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Discussion Starter · #1 ·
A friend's dad passed on recently and the boys were puzzled over the closet find. They didn't know their dad had ever owned a gun, but here was this old rusty 12 gauge hiding in the back of the bedroom closet.

Eventually it will end up as a wall hanging. What the heck is it? Any clues out there?
Wood Motor vehicle Automotive exterior Shotgun Tool

It weighs 7 lbs., but I suspect that some of the wood is missing. The barrel measures at 30+ inches, material at the muzzle is feathered and not squared.
Wood Bumper Auto part Tool Hand tool

The scary part is that it can still shoot. I told Chad I'd hold his beer if he wants to try it out.
Wood Tool Shotgun Gun accessory Metal


Wood Tool Artifact Knife Auto part

Other than a few assembly and number stamps, this is the only other markings.
Handwriting Automotive tire Wood Helmet Rim
 

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A friend's dad passed on recently and the boys were puzzled over the closet find. They didn't know their dad had ever owned a gun, but here was this old rusty 12 gauge hiding in the back of the bedroom closet.

Eventually it will end up as a wall hanging. What the heck is it? Any clues out there?
View attachment 488006
It weighs 7 lbs., but I suspect that some of the wood is missing. The barrel measures at 30+ inches, material at the muzzle is feathered and not squared.
View attachment 488007
The scary part is that it can still shoot. I told Chad I'd hold his beer if he wants to try it out.
View attachment 488008

View attachment 488009
Other than a few assembly and number stamps, this is the only other markings.
View attachment 488010
Generally, because of the long barrel I would call it an old British fowling piece. But 30" isn't a long barrel by some standards. I have seen pictures of barrels several inches longer. Cool gun. Thanks for posting.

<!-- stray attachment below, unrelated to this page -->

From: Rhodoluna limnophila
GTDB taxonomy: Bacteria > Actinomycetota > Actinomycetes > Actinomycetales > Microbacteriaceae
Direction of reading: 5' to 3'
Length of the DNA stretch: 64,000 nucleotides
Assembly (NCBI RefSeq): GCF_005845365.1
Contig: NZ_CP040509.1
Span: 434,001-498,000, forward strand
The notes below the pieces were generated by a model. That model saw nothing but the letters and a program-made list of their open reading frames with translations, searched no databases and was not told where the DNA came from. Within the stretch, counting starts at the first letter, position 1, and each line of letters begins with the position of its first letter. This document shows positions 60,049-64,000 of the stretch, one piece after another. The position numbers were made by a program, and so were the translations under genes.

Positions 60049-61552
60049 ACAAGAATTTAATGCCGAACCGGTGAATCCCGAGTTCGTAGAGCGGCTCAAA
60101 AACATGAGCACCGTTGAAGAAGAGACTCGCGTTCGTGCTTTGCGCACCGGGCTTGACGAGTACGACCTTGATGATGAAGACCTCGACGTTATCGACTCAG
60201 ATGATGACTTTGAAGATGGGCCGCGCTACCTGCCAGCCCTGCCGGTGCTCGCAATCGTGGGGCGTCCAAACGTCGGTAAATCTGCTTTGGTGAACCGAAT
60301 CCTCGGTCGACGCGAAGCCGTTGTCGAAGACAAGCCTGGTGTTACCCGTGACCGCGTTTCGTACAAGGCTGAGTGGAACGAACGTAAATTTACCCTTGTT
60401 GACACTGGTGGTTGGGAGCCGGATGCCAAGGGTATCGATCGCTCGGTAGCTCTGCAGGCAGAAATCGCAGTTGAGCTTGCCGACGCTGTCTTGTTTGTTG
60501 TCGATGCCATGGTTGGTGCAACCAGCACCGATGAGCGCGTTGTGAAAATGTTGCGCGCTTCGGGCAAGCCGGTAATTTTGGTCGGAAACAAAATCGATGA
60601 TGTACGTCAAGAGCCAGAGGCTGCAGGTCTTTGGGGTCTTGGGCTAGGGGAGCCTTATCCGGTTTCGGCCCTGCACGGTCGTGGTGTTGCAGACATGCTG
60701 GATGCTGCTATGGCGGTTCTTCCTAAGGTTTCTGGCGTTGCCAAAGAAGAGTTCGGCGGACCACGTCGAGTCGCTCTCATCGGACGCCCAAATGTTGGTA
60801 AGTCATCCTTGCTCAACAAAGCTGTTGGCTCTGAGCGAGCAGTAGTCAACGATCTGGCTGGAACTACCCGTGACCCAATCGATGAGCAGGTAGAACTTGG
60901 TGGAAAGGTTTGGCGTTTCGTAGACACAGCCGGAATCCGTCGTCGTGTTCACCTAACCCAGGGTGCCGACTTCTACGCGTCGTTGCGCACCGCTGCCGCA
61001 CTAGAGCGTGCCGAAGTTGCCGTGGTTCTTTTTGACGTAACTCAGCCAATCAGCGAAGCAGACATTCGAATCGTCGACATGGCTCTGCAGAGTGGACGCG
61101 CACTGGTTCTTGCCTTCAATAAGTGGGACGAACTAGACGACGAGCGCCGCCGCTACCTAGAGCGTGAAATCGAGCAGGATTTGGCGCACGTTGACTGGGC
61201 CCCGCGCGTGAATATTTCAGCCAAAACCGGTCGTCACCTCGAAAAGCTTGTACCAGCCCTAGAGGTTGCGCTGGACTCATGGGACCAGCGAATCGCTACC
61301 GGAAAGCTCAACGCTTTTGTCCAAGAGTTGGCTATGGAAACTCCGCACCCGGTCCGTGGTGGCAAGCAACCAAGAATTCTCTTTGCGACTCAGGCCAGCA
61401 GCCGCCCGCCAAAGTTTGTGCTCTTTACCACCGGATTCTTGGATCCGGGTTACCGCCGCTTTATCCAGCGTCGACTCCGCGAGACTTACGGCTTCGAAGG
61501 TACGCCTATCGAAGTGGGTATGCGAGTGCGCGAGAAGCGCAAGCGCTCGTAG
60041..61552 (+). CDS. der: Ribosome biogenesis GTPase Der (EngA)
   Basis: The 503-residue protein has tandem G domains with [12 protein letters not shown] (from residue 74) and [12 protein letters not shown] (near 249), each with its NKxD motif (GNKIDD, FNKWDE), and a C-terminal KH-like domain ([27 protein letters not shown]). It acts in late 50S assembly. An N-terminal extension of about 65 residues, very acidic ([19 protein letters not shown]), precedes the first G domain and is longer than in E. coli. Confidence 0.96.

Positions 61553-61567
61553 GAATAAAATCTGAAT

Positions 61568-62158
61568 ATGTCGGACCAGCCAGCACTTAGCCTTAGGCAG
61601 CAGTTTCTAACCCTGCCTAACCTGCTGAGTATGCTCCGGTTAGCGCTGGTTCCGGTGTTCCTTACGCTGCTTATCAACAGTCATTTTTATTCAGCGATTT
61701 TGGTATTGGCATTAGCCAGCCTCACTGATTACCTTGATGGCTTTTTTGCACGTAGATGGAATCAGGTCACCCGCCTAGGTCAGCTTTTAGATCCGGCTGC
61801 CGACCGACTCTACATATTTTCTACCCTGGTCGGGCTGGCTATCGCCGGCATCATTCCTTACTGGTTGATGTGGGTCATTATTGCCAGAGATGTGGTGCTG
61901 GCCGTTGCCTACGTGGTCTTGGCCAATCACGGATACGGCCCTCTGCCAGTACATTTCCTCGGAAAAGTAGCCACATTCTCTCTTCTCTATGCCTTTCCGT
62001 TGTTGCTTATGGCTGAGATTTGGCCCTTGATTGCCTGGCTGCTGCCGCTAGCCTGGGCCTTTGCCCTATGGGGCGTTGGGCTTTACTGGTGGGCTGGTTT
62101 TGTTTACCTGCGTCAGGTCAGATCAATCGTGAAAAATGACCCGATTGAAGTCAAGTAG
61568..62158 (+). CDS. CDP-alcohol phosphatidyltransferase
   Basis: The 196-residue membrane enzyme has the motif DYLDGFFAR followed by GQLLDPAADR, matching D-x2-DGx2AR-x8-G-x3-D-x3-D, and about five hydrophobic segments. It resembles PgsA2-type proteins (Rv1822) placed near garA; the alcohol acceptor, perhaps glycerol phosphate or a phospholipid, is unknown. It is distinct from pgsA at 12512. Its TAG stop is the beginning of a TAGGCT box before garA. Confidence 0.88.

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De Tulle made lots of long guns,,Can't find A similar breech for more info. Sorry.
 
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its a french zulu musket conversion . i have one (in about the same shape as yours ), passed down from my grandmothers father . he lived on the Indian river in Florida in the late 1890`s . lot of history ,but not worth a lot as a collectors piece ----------

 

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Discussion Starter · #5 ·
its a french zulu musket conversion . i have one (in about the same shape as yours ), passed down from my grandmothers father . he lived on the Indian river in Florida in the late 1890`s . lot of history ,but not worth a lot as a collectors piece ----------

Bingo! You win an imaginary cigar.

I just got back from Simpson's. Bob, said this one had Dutch markings and yes it was a considered to be a Zulu conversion. I guess the Brits were a bit miffed when the Zulus were allowed to have firearms. The Brits allowed them shotguns only.

This one is an interesting piece. Nice enough to hang on my wall. I'd even hold your beer if you want to try shooting it.
 
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mine is missing the firing pin , front bead , and the bore looks like sewer pipe . gotta` love black powder , might of been kind of safe when they were first reworked ----
 
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Bingo! You win an imaginary cigar.

I just got back from Simpson's. Bob, said this one had Dutch markings and yes it was a considered to be a Zulu conversion. I guess the Brits were a bit miffed when the Zulus were allowed to have firearms. The Brits allowed them shotguns only.

This one is an interesting piece. Nice enough to hang on my wall. I'd even hold your beer if you want to try shooting it.